Mr. James G. Falzon sued the New York Mets and Major League Baseball after being injured when shards from a broken bat flew into the stands where he was sitting at Shea Stadium. He claims, per his complaint, that more should have been done to protect him from the “break-prone” maple bats that were being used by Mets’ players, in this case Luis Castillo.
Mr. Falzon alleges the New York Mets and MLB failed to keep him “reasonably safe from hazards they had actual knowledge of, including the increased danger posed by shattering maple bats,” and “that the players were not careful enough in inspecting and maintaining their bats.”
In addition, Mr. Falzon claims research indicates that maple bats shatter more readily than traditional ash bats referencing a MLB study that found maple bats were three times as likely to break in multiple places than the traditional ash bat. (Baseball bats have traditionally been made from ash trees, but maple bats have gained ground in recent years. Two main reasons: Barry Bonds used them to break the single-season home run record and the career home run record.)
Sounds like a strong case, right? But no – Mr. Falzon never met Attorney Carla Varriale.
Attorney Varriale correctly argued before the court that the issue isn’t whether maple bats are more likely to break than traditional ash bats, the issue is that all fans, including Mr. Falzon, who enter Shea Stadium are warned in advance about the possibility of bat fragments going into the stands and fans assume the risk of incidents such as this occurring during the course of a game. Fans have traditionally been held that if you go to a baseball game, you assume the risk of getting hit by a foul ball or broken bat.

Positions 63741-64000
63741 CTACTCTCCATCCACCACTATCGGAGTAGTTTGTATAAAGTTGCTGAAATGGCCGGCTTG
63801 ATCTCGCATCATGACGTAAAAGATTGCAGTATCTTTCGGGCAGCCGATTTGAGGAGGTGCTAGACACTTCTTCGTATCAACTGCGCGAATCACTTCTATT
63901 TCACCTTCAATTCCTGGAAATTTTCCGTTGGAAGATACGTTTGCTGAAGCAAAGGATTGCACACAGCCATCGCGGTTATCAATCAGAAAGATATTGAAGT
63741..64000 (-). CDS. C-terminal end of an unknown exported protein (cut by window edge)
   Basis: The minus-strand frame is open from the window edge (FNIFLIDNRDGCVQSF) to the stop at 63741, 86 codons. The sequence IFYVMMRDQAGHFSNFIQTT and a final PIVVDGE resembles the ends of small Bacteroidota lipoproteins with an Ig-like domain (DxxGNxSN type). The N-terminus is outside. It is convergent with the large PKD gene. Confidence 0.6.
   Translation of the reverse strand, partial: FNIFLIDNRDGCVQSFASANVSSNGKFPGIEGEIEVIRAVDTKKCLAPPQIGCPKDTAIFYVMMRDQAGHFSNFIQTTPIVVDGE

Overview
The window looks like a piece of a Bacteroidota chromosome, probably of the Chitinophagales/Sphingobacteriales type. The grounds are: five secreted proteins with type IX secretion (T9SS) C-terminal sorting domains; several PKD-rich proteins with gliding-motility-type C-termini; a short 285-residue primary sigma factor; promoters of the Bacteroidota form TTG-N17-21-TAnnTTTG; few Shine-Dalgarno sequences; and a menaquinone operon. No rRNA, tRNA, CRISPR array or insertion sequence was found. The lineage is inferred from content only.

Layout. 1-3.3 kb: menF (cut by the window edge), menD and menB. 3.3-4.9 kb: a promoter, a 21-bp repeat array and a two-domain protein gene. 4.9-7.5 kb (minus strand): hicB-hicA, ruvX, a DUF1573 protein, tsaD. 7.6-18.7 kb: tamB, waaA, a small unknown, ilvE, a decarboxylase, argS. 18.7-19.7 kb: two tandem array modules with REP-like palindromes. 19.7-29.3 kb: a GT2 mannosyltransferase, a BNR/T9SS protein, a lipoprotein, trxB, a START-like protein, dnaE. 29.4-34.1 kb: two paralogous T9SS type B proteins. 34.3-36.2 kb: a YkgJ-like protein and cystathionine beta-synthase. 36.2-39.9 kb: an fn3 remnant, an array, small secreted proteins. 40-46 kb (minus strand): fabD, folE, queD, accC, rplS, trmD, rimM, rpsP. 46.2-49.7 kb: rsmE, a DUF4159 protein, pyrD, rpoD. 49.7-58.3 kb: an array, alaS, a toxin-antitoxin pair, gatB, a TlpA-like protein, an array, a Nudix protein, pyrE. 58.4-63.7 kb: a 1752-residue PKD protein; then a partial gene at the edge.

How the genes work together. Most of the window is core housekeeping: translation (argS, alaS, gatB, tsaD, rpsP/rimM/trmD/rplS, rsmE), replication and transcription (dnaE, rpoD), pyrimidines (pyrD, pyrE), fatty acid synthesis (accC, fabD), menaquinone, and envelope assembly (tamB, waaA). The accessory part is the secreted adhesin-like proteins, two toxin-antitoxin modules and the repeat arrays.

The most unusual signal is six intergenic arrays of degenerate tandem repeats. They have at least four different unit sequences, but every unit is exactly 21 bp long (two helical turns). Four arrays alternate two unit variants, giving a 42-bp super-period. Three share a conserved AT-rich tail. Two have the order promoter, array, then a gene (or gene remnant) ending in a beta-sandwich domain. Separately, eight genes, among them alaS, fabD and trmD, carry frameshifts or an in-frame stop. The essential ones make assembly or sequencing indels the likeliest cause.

“[Falzon and his family] admit that they voluntarily sat in an unprotected area of Shea Stadium in field box seats that were located in close proximity to the playing field, with the knowledge that they could be injured,” Varriale stated. (Under New York law, baseball stadiums have to have protective netting for the seats behind home plate.)
Because Attorney Varriale correctly identified the key issues and argued the appropriate legal precedent, the Judge rejected the plaintiff’s claim and dismissed the matter.
Both the New York Mets and Major League Baseball are grateful that due to Attorney Varriale’s legal skills, intellect and hard work, neither of them are to be held liable when a fan is struck by a “break-prone” maple bat while attending a baseball game.
Romano On Sports would like to congratulate friend, colleague, Columbia University professor, and publisher of Sports360.com, Attorney Carla Varriale for successfully arguing this case. We would also would like to congratulate the New York Mets for doing something they don’t do frequently – win.